New St. James Church dedicated in Wetmore
by Joe Bollig
WETMORE — They didn’t have to say anything. Their faces said it all.
Lit with joy, parishioners entered the new St. James Church in Wetmore for the first time on April 10 for the dedication Mass.
After 40 years of worshipping in the provisional space of a converted school, they finally had a “real” church of their own. Their exodus was over. They were finally home.
“We’re very excited, and it means a lot to us to have something designed and dedicated for Mass,” said Bill Burdick, parish finance committee chairman.
“People were so energized and excited about the project,” he continued. “When we were building it and coming to the end, people came by on almost a daily basis to check the progress. You almost had to keep them away because they were so excited about it.”
Ground was broken for the new church on Sept. 5 last year. Parishioners dug out the basement themselves with a backhoe and carried away the dirt in farm trucks. The church was built by Frank Engelken, general contractor of F&L Construction of Centralia. He finished the last details the day before the Mass.
The liturgy began with an honor guard of fourth-degree Knights of Columbus, with members drawn from various assemblies from Seneca to Atchison, leading the clergy and people up the steps to the front door.
Parishioner Lynn Grollmes handed a wooden box with the front door key to Archbishop Joseph F. Naumann, who, in turn, handed it to the pastor Father Balachandra Miriyala, who opened the door.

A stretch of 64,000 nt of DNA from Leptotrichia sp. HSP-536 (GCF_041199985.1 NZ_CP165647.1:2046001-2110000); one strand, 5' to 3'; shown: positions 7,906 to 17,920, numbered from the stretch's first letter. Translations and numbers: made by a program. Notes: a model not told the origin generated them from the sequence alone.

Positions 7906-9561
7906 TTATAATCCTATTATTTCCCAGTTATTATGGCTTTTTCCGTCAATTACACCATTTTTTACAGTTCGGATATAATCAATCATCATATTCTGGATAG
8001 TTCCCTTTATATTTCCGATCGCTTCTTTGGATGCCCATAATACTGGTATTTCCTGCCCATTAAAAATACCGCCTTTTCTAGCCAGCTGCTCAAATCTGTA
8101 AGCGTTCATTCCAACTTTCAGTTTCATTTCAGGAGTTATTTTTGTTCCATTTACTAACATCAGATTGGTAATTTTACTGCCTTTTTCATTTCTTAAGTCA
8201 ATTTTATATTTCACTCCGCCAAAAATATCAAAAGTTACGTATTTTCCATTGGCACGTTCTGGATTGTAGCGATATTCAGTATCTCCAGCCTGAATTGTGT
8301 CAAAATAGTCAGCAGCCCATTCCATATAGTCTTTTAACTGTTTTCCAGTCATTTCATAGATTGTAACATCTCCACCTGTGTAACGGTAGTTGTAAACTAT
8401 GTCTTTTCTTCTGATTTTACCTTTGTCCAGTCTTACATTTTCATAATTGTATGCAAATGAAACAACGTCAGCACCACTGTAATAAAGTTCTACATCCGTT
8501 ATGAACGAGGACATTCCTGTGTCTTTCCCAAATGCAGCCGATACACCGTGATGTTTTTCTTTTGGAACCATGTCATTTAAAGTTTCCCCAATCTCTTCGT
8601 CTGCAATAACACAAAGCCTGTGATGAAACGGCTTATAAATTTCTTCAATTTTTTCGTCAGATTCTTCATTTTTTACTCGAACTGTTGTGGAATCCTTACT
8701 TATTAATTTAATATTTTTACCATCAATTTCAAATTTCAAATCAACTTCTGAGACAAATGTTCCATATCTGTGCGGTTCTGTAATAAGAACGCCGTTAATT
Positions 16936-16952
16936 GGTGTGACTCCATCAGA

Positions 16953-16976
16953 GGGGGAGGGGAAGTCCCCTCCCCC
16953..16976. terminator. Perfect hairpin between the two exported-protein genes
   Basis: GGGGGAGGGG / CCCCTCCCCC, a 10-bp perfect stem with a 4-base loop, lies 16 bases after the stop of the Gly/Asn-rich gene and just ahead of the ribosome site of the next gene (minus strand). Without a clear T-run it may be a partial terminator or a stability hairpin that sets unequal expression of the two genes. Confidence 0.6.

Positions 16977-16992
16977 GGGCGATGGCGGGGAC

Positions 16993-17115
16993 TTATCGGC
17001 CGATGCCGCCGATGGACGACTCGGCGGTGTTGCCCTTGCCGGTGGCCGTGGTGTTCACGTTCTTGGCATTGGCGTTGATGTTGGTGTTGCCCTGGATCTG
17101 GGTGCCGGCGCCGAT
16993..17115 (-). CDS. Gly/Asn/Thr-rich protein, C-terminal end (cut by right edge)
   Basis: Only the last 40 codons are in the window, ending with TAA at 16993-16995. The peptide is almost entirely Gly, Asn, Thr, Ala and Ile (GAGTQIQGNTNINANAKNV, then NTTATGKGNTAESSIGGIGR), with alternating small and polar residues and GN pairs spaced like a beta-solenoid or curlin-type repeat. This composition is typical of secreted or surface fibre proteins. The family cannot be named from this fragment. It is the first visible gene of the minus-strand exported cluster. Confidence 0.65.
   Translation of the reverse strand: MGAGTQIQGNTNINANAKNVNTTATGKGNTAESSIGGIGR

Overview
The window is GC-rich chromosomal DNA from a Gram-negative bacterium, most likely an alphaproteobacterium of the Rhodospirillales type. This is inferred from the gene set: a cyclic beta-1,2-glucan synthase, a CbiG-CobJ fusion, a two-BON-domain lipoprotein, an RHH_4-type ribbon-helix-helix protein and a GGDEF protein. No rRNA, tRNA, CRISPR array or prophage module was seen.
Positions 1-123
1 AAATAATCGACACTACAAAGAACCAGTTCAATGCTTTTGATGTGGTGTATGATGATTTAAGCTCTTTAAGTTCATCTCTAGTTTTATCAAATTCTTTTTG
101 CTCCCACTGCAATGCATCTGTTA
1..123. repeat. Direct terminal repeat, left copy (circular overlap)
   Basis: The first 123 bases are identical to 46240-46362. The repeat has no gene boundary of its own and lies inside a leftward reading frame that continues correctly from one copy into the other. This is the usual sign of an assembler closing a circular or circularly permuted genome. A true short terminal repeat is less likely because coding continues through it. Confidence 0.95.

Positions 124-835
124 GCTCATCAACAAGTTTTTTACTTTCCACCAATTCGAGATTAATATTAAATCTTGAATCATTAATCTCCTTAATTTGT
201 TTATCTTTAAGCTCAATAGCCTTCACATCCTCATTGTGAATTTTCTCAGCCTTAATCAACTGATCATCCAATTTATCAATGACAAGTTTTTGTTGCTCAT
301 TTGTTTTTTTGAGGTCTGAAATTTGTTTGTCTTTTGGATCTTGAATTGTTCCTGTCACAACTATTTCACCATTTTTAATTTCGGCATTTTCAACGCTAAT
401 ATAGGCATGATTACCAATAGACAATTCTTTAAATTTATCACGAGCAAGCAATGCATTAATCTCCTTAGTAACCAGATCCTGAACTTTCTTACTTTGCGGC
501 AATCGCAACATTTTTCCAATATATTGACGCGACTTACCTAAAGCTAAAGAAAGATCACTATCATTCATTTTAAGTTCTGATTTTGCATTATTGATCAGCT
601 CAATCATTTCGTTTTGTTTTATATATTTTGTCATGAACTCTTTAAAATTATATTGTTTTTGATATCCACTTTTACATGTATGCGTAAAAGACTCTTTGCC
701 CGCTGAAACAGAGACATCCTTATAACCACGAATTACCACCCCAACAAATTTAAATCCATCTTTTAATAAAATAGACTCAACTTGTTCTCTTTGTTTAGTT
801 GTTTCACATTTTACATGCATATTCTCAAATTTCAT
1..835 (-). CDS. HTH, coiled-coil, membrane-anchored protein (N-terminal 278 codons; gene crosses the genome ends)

The church, with a seating capacity of 320, was nearly full. Some people watched the Mass via closed-circuit television in a temporary overflow section in the basement.
The main celebrant and homilist was Archbishop Naumann. He was joined at the altar by Abbot Barnabas Senecal, OSB, of St. Benedict’s Abbey in Atchison; former pastor Father Kent O’Connor, now pastor of Our Lady of Unity in Kansas City, Kan.; and Father Miriyala. Msgr. Gary Applegate was master of ceremonies.
In his homily, Archbishop Naumann congratulated Father O’Connor for beginning the new church project and Father Miriyala for finishing it. He thanked parishioners for their hard work and faithfulness in building the church.
The archbishop also talked about the symbolism of a church dedication, and of the church itself.
“In our Catholic tradition, we strive to built beautiful churches,” said the archbish- op. “And we do this not as some act of pride, because we want our churches to look better than anyone else’s, but we do this because of what takes place here.”
“[A Catholic church] is not just a gathering place,” he continued. “It’s not even just a prayer room. It is a place where God makes himself present to us in a unique and most powerful way.”
“It doesn’t matter how our church compares to someone else’s church, but it is the best expression we can make of our desire to show our love, our honor, our gratitude to God for making himself so available to us,” he said. “And our churches remind us of our own dignity as well.” Following the Mass, Archbishop Naumann blessed the five classrooms, common area, pastor’s overnight room, bathrooms, and storage rooms in the church basement. A dinner was held in the parish hall after the blessings.
The new St. James Church is a wood-frame structure faced with red brick. It has a short steeple over the main entrance. At the front, on the north side, is a white steel-frame bell tower with the original 1895 bell, brought over from the older church.
The 50-by-90-foot church is oriented east to west, with the entrance to the west. The sanctuary is handicap accessible, with ramps to the front door and a ramp in the breezeway at the back on the north side. The basement is handicap accessible from the parish hall, as well as through a walk-out on the south side.